I use a pistol grip cutter which is oil-filled and readily available on any stained glass site or through eBay. (The oil in this cutter is green. There's no need to fill the entire cutter. A small amount is fine). Press down on the glass at a 90 degree angle. For straight cuts as shown here, I lean the blade against a ruler to assure that the cut remains straight. (Ordinarily, I would be holding down the ruler firmly with my left hand, but in this case, I'm holding the camera).
Here are two ways to snap the glass .. First is to use the metal back of the pistol grip cutter and with the glass flat on the work surface, tap repeatedly along the scored line, both front and back. Use a firm, but loose grip. Eventually, you'll see the glass begin to separate. Keep tapping until it separates completely.
As a general rule, for longer cuts I use the "keep tapping until it breaks" method .. for shorter cuts, I use the running pliers. Its just a matter of preference. For more complicated cuts, I use my Omni 2 Plus Diamond Wire Saw. Its very loud and takes some experience, but is a great bail-out if hand cutting is wasting too much glass.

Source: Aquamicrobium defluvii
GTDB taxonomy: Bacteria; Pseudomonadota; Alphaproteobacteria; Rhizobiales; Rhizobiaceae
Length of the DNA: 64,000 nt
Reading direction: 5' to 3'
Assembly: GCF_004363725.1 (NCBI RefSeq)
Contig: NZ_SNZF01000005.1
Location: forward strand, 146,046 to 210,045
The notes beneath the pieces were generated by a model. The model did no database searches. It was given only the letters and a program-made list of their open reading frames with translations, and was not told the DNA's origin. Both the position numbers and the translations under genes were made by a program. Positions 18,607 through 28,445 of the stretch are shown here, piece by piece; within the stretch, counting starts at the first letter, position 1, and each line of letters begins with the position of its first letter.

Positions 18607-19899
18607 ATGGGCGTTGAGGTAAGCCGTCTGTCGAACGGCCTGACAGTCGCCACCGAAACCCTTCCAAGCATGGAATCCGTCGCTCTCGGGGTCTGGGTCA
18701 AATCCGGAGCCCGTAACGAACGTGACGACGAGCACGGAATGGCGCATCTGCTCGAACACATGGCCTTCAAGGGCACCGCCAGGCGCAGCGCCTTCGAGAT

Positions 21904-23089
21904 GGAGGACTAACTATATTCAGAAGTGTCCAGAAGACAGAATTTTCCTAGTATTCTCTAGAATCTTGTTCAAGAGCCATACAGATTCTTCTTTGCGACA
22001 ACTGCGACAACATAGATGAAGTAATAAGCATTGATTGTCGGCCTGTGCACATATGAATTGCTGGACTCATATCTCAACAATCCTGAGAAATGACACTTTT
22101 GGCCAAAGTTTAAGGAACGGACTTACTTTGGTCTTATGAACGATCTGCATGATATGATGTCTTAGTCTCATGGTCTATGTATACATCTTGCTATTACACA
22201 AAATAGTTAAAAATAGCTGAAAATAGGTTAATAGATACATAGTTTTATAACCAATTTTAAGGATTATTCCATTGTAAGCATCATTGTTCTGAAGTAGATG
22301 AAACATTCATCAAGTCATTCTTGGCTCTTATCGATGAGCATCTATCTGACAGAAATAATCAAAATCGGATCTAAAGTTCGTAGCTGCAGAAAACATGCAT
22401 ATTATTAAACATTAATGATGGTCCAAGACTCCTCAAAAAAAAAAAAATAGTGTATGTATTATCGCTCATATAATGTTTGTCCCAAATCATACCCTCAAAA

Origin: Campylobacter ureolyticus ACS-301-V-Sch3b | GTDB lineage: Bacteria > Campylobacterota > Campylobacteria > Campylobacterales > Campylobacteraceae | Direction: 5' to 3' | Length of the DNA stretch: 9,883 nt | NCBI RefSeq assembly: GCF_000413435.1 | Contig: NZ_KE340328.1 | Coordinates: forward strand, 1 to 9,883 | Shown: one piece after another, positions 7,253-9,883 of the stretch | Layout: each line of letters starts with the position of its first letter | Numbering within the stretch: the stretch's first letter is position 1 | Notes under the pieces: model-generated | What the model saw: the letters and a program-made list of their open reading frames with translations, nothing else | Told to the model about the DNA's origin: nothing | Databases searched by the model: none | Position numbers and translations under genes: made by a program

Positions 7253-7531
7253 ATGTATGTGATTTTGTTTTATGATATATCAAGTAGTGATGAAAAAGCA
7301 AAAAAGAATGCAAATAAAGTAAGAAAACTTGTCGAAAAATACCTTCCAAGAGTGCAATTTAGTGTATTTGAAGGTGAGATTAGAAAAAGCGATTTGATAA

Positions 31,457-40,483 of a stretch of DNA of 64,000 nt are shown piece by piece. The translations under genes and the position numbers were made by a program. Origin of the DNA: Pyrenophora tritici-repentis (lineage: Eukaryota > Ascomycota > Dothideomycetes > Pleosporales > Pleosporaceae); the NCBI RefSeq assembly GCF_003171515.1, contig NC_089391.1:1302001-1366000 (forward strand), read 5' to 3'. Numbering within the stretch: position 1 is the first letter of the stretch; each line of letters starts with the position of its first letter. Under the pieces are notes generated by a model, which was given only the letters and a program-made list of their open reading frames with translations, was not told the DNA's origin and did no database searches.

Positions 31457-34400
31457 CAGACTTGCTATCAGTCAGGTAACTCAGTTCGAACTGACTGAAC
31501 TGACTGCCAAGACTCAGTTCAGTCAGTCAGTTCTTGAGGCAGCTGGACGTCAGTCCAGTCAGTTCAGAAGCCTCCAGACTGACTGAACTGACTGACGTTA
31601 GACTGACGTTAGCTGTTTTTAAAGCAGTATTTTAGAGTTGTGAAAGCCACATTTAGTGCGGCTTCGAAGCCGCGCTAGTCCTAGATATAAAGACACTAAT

Once the glass is cut, the sharp edges must be ground with a motorized grinder. This assures safe handling and also provides a rough surface on which to apply the copper foil later. (Pardon the condition of my grinder .. It gets a lot of use). The grinding wheel spins quickly and is adjustable, up and down, to extend its life. It is kept wet by the sponge (purple one here) which wicks water up from the base of the unit.
Find them here. After grinding, each piece gets rinsed in the sink, dried, and then placed onto the pattern and trimmed as necessary for a perfect fit.
The next post will show the glass cut for all three panels, and the project will proceed from there. Stay tuned ...
Visit my website http://www.boehmstainedglass.com/ to see more of my work .. or find me on FaceBook ..https://www.facebook.com/BoehmStainedGlassStudio Thanks!